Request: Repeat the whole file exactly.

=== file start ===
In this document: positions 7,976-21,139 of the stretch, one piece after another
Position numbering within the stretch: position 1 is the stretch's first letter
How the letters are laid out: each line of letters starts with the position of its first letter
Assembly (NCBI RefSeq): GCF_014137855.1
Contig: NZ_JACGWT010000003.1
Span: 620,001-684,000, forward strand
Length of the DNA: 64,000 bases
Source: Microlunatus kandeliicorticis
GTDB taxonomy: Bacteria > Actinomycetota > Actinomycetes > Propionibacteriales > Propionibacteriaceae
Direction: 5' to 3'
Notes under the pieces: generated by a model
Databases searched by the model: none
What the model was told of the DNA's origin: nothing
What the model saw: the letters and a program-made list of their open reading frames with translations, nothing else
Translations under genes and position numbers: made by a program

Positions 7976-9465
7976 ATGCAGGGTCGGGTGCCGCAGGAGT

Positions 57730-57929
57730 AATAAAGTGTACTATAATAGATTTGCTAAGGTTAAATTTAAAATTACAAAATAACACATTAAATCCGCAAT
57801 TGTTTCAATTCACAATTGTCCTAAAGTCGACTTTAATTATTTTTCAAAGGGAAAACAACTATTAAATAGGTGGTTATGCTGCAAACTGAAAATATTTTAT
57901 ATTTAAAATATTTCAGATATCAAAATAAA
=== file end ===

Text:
In this document: positions 7,976-21,139 of the stretch, one piece after another
Position numbering within the stretch: position 1 is the stretch's first letter
How the letters are laid out: each line of letters starts with the position of its first letter
Assembly (NCBI RefSeq): GCF_014137855.1
Contig: NZ_JACGWT010000003.1
Span: 620,001-684,000, forward strand
Length of the DNA: 64,000 bases
Source: Microlunatus kandeliicorticis
GTDB taxonomy: Bacteria > Actinomycetota > Actinomycetes > Propionibacteriales > Propionibacteriaceae
Direction: 5' to 3'
Notes under the pieces: generated by a model
Databases searched by the model: none
What the model was told of the DNA's origin: nothing
What the model saw: the letters and a program-made list of their open reading frames with translations, nothing else
Translations under genes and position numbers: made by a program

Positions 7976-9465
7976 ATGCAGGGTCGGGTGCCGCAGGAGT

Positions 57730-57929
57730 AATAAAGTGTACTATAATAGATTTGCTAAGGTTAAATTTAAAATTACAAAATAACACATTAAATCCGCAAT
57801 TGTTTCAATTCACAATTGTCCTAAAGTCGACTTTAATTATTTTTCAAAGGGAAAACAACTATTAAATAGGTGGTTATGCTGCAAACTGAAAATATTTTAT
57901 ATTTAAAATATTTCAGATATCAAAATAAA